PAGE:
Maybe you’re more ambitious, and don’t want to be just any old employee--you want to be the CEO. Let’s take a look at the numbers.
According to a recent report, the CEO of a startup company earns an average annual salary of $130,000. However, all kinds of things can influence how much a CEO makes. This includes total cash raised, money in the bank, industry type, and total amount of experience.
The report's authors found that how much cash a startup raised dramatically impacted the CEO's take-home pay. For every $1 million raised, a CEO will earn between $4,000 and $5,000 in salary per year.
CEOs at organizations that have not recently raised capital will often reduce their take-home pay to save money.
How to negotiate the best startup salary you can
There are a few things you should know when negotiating a startup salary:
Know your lower limit
Do plenty of research beforehand, so you understand what the market value of the job is.
Offer a salary range
Coming up with a salary range is a savvy move for the startup job seeker.
That’s because you can ask for the upper amount, which gives you plenty of negotiating room.
When negotiating, think about the entire package and not just the salary. With startups, compensation goes way beyond what you’ll take home in a paycheck. Look at factors such as equity, bonuses, health care, retirement plans, and the potential for growth within the organization.
Make sure your pay goes up as funding does. In the beginning, you’ll be getting more compensation in the way of stock options and less in salary. However, as funding for the enterprise increases, your paycheck should go up too.
Once the organization raises some real cash, you should be collecting a fair-market salary. That’s why it’s wise to get the arrangement you have with the company in writing, so there’s no misunderstanding.
Don’t say your dollar amount too early
When interviewing for your dream startup job, the recruiter might ask what kind of salary you’re looking for. You want to avoid a straight answer as much as you can because otherwise, you might make the tragic mistake of locking yourself into a low salary.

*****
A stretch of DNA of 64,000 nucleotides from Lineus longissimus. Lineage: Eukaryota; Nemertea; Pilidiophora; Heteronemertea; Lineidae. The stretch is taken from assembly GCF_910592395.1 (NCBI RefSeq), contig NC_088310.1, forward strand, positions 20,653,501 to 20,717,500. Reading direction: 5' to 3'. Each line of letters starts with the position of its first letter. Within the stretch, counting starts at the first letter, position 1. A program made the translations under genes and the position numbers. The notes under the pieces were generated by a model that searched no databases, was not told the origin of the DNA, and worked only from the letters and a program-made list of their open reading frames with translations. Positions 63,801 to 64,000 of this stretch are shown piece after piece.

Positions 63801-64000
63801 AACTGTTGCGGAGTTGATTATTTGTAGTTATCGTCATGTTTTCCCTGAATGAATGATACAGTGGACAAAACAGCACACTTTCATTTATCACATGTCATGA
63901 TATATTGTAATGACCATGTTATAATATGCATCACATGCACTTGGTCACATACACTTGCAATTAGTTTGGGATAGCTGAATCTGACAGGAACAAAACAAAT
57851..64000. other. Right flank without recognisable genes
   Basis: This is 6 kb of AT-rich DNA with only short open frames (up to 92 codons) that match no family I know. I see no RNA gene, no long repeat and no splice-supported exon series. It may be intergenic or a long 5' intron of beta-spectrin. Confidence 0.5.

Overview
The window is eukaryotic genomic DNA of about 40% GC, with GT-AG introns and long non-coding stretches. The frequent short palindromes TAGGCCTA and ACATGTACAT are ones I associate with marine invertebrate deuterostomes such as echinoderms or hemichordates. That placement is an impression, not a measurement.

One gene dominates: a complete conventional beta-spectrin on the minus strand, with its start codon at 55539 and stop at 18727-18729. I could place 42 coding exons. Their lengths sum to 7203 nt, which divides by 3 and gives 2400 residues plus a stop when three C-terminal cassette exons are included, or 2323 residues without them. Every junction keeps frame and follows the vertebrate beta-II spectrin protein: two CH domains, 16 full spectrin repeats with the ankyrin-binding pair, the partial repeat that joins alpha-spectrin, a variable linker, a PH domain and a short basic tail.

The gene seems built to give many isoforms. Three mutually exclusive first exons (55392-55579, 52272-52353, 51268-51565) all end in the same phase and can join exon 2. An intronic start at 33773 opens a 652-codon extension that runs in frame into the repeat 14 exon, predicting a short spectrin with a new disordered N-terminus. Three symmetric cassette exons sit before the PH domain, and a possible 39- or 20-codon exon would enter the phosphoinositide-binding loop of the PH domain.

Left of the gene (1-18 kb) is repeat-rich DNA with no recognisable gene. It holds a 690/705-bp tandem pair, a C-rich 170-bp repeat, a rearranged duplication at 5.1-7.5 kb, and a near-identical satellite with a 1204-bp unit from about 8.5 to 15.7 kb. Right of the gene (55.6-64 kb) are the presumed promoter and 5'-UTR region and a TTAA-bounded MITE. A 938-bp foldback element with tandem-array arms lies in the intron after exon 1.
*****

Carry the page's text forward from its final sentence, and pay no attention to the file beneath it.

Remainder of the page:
Conversely, you could find the glorious opportunity of working at a startup dry up before your eyes because your salary needs were too great.
The bottom line?
Don’t bring this topic until an offer has already been made.
If they push you to spit out a figure, try to come up with reasons you should be paid more than you currently are—for example, your educational background or impressive experience.
Compare against market rate
Think of your total compensation as your yearly salary plus the current value of the stock vesting that year if you're getting stock grants. If you're getting stock options, it's the difference between the present value and the strike price.
Then you can compare this figure against the market rate.
Next, you'll have to factor in the enterprise's financial circumstances. Suppose the startup is small and in its infancy. In that case, you might have to take a pay cut because companies like this offer less compensation in exchange for future equity.
This is especially true if the enterprise is venture-funded because investors have already taken a massive bite out of the equity pie. Usually, smaller startups offer more equity and less salary. Bigger companies that have raised lots of money will be able to make larger salary offers.
Decide what’s non-negotiable
To progress further in the negotiation process, you need to know what your personal non-negotiables are.
If the opportunity is a long way from where you're living right now, you need to figure out how much it'll cost to relocate. You'll also need to decide if you'll be able to pay for the expenses out of your pocket or if you're going to need a relocation bonus.
Suppose your compensation package relies heavily on bonuses like commission-based sales. Will you be okay with a variable monthly income? Also, decide if you would prefer the security of a higher salary or the possibility of more significant equity resulting in a future windfall.
In any event, never tell the recruiter the lowest amount you'll accept. If you do, this figure will magically solidify in his mind and become the salary amount he’ll hold you to.
Get help finding the right job with the right salary in the first place
If you’re looking to get a job with a startup, contact the experts at Hunt Club.
We’ll use our proprietary technology and global-spanning network to sift through the thousands of possibilities to find your dream startup job.